As mentioned above with the batteries, you can merge two different drones data if they are being displayed as two when, in reality, they are the same drone. Using a third party app like Litchi may cause the serial number to display as an encrypted one, tricking Airdata UAV into thinking there are two different drones. Use the merge tab to combine the data to provide consistency.
Just like with the batteries, you can upload documents for record keeping purposes. Click on the documents tab and upload any receipts, repairs, or other relevant material that you would like to keep track of.
You get an oil change on your car every few thousand miles, don't you? If you're extra responsible, you take the time to put the oil change receipt in your glove box or snap a picture of it and save it electronically.
Airdata UAV provided an “electronic glovebox” where we can store our drones service records. Under this service section, you will find a list of recommended service to be completed at varying intervals with a counter to let you know when an upcoming service should be on your radar.
In the tab to the right, you will find a list of your previously completed maintenance. Completing routine maintenance and keeping a record of it will not only extend the life of your drone, but a prospective buyer would undoubtedly appreciate the record keeping as it demonstrates a responsible drone pilot that cares about his/her equipment.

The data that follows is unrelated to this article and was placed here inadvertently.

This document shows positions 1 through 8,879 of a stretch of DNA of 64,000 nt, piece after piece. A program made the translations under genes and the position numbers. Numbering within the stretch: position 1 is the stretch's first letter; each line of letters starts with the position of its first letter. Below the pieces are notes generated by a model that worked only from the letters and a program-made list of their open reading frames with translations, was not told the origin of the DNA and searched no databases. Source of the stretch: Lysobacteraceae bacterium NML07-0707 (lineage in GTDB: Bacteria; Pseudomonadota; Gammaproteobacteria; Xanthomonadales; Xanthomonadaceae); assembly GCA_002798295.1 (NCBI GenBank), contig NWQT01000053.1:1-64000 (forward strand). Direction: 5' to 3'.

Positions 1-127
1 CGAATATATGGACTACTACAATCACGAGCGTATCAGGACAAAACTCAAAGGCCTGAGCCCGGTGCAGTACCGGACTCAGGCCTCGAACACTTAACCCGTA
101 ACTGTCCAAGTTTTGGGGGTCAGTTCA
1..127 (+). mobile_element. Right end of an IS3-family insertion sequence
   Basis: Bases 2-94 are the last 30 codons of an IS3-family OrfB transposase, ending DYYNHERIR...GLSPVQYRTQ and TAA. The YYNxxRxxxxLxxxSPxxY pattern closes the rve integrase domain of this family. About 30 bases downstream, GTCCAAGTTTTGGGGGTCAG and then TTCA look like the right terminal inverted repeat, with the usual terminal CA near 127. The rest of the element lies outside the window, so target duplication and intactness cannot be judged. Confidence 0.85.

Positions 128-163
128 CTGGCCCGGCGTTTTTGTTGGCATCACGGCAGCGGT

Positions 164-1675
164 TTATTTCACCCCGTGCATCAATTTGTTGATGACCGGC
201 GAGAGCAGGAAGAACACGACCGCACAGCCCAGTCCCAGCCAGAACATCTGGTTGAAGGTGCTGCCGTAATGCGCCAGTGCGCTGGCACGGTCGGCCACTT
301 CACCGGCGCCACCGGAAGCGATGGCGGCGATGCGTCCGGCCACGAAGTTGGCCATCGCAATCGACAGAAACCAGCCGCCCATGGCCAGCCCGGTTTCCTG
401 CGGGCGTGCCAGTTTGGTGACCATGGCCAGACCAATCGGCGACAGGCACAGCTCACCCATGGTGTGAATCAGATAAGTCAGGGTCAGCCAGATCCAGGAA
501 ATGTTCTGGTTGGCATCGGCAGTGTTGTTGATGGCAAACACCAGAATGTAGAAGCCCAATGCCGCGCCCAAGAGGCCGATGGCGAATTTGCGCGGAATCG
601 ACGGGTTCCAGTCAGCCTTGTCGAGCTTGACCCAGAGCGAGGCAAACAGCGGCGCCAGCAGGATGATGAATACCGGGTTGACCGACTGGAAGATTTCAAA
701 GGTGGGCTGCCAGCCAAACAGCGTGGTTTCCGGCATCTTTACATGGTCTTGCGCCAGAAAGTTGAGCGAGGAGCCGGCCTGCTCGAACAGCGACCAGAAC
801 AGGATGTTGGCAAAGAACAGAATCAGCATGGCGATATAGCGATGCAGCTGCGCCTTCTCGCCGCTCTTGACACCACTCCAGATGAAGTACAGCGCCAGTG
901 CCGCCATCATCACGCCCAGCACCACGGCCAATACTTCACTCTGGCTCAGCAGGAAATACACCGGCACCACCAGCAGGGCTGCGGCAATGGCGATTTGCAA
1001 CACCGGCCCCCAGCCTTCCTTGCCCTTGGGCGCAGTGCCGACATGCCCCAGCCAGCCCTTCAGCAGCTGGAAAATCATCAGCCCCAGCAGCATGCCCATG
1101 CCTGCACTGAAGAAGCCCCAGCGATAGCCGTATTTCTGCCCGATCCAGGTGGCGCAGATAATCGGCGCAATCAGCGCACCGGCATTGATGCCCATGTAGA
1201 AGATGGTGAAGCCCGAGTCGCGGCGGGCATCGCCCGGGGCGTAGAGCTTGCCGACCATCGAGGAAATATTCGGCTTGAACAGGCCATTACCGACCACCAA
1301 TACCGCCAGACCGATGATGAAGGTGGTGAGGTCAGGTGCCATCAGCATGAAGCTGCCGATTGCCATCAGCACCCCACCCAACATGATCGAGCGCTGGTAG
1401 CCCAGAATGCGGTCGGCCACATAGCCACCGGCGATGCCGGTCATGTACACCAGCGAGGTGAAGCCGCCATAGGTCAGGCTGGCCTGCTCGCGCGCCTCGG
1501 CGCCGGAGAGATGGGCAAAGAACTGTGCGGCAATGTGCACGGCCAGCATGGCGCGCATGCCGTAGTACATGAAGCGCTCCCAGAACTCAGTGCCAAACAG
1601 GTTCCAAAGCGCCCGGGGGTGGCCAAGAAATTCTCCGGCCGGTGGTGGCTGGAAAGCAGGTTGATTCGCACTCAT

How to view maintenance records on Airdata UAV
In the above sections, I showed you how to log maintenance for your drones and batteries, and you can also see a history of the maintenance you completed for individual drones and batteries under their respective sections.
In addition to that, Airdata UAV dedicated a section to maintenance records where we can view all of the maintenance completed on all of our equipment. Pretty awesome!
When you select the “maintenance” tab in the top bar, you will see a list on the left which displays “all, batteries, drones, and others”. Refer to the image below where I selected “drones”, and clicked on “Trevors P4 Advance/basic”. That maintenance record that I chose is now displayed in the center of the screen.
The tab to the right titled “flights included in service” will show you a list of flights that were completed within that service period. This information can help determine when and why problems or errors starting occurring.
Creating reports with Airdata UAV
Airdata UAV has provided a section where we can create and store reports to make the process a breeze.
There are currently three report templates that you can choose from: standard flight report, FAA COA (certificate of waiver), and maintenance.
Select one of the templates to begin formulating your report. Depending on which report you are creating you have the option to choose which flights to include/exclude, fields to display, how the data is sorted, and more.
Completed reports will be saved in the “my reports” section, but you can also download them to your computer as CSV or PDF files.
Be alerted by Airdata UAV when there is a problem or maintenance due